1986 concert review: Young Whitney Houston wows at Jones Beach
Whitney Houston has made the transition from studio to stage performer without missing a beat. And without risking one, either.
Houston -- by now we all know that her name is pronounced like the city, not the street -- was silky-smooth and slinky-fast on the Jones Beach Theater stage, her body a graceful, spiky motion machine topped by a frame of backlit frizz, and her voice carrying all the way to Westbury.
She beat out the raindrops by about 10 minutes, a sign that somebody up there liked her. Everybody out there at Jones Beach liked her, as she led the audience like an expert tour guide through her smashingly successful, 6 million-seller debut album, drawing circles within circles with her voice and sending each number up to the sky like a silver circus balloon. Some soared, some drifted.
Coming on the heels of Grammys, hit singles and all manner of celebrity, Houston obviously has something to prove in this summer tour: that she's not just a product of the record biz, but a real thing. She brought reams of good help with her. Clive Davis, the Arista wunderkind president who shaped and developed her, was in the wings if he was anywhere nearby, but Houston's older brother, Gary Garland, was part of the backup chorus and joined sis on a couple of duets. The band of pros, like the music, was hand-picked and built for backing The Star.
There was a real scare when the set opened; the band played "Also Spake Zarathustra," which is a musical cliche that is exceeded only by . . . well, by nothing. I feared Houston might descend onto the stage from a spaceship, attended by aliens.
But there was the music to Michael Jackson's "Wanna Be Startin' Something" -- with a twist of Whitney, alternately trilling, breathy and growly, kicking up the edge of the stage, having fun, fun, fun. And then it was a just a short jump into Hit City: the driving "How Will I Know," then ballads such as "Saving All My Love for You" and "You Give Good Love."
Folks who sell real good audio equipment will tell you that the best way to judge gear is to listen to how well it reproduces a woman's voice. Houston's voice is that way; it is a musical instrument. And her vocal manner -- if Waterford crystal could sing, it would sound like her -- is so perfectly suited to her hand-picked material that you almost don't notice that she rarely risks stepping out from the middle of the road.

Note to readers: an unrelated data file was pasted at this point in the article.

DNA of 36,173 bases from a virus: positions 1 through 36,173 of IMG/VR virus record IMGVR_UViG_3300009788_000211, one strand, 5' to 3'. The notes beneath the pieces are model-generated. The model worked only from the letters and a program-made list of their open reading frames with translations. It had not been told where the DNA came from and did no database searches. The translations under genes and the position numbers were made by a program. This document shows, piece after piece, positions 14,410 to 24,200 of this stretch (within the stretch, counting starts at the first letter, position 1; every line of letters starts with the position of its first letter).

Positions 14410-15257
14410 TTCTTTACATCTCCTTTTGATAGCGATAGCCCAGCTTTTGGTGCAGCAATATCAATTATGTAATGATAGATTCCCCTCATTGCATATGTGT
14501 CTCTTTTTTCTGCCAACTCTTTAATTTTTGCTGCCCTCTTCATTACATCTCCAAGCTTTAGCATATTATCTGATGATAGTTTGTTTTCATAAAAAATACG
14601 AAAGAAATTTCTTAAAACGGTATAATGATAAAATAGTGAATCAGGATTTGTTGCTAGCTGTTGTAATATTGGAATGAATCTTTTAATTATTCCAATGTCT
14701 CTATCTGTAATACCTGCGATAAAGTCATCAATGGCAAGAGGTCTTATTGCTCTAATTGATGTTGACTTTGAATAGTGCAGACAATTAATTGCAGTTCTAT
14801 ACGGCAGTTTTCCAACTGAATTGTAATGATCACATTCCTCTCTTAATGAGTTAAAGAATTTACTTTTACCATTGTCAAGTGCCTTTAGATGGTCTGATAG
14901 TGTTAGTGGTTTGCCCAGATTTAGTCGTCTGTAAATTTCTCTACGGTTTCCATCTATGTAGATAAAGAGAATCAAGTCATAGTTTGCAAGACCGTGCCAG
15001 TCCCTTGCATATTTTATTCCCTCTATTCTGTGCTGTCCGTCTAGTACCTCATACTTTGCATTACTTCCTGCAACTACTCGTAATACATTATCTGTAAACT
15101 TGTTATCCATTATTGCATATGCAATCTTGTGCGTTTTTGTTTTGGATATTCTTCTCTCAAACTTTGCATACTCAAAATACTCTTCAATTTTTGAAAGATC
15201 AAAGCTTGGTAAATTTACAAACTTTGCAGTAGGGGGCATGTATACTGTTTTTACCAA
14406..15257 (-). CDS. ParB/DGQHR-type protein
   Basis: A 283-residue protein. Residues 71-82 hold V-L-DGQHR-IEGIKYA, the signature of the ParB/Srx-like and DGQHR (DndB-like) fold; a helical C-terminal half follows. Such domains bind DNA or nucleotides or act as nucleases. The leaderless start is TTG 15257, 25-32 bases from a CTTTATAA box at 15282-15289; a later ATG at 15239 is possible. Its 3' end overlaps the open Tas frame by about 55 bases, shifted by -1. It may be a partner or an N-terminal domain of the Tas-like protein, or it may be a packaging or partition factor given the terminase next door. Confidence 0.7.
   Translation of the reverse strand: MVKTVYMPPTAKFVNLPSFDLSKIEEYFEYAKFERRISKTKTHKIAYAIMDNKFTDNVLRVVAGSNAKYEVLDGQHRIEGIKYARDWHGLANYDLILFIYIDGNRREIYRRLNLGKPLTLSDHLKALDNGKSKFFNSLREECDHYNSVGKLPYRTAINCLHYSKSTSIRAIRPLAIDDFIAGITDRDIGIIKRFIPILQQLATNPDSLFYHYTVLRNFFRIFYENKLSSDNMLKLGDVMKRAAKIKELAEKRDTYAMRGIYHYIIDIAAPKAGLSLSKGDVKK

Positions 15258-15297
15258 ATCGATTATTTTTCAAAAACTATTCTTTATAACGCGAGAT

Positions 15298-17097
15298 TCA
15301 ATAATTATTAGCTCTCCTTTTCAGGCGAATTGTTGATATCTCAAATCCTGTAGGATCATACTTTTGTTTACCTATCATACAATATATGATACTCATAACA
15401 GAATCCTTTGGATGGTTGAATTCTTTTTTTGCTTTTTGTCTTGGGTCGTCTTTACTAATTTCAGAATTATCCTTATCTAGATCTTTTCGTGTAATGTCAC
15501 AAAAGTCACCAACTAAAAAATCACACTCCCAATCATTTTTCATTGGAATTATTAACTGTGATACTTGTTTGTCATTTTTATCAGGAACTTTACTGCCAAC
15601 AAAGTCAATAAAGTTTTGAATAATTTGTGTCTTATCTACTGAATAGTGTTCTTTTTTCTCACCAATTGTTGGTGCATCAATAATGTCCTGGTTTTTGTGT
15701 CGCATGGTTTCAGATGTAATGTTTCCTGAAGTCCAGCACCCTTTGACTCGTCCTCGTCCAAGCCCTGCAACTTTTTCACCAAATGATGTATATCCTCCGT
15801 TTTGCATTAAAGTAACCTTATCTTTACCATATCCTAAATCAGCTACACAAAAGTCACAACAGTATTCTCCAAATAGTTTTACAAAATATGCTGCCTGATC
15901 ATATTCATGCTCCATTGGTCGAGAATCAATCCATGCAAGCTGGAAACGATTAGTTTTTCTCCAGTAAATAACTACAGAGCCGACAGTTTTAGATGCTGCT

I'd readily forgive her if she skidded on a little dirt by the shoulder or tried an illegal right on red along the way (her frantic performance in a 30-second TV ad for Diet Coke is sexier than was all of Saturday night's two hours). You will never mistake Whitney Houston for Tina Turner, who can suggest volumes with a vocal twitch and is all coquette where Houston is a sort of demure Valley Girl.
If anything, Houston live is too restrained, too bound by the parameters of a very conventional, contemporary hit-radio record. This may change with touring and confidence (and with more encouraging audiences than she faced down Saturday night), but judging from the two numbers she previewed from the next record (due in January), we won't meet a new Whitney Houston for some time. One of the songs, "I'm Gonna Dance With Somebody," is a snappy up-tempo chart winner -- and a clone of "How Will I Know."
If what the world needs now is another Dionne Warwick or Diana Ross, we've got her, but I'd be more grateful for another Nancy Wilson. There are touches of a soulful, sensational torch singer in Houston, but they were mucked up by syrupy background production. Excise the drums and guitars and synthesizers and helping voices and the cloying lyrics; reach back to a Cole Porter songbook and add just a piano (a cozy lounge and a Cognac would help), and Whitney Houston could be even more stunning.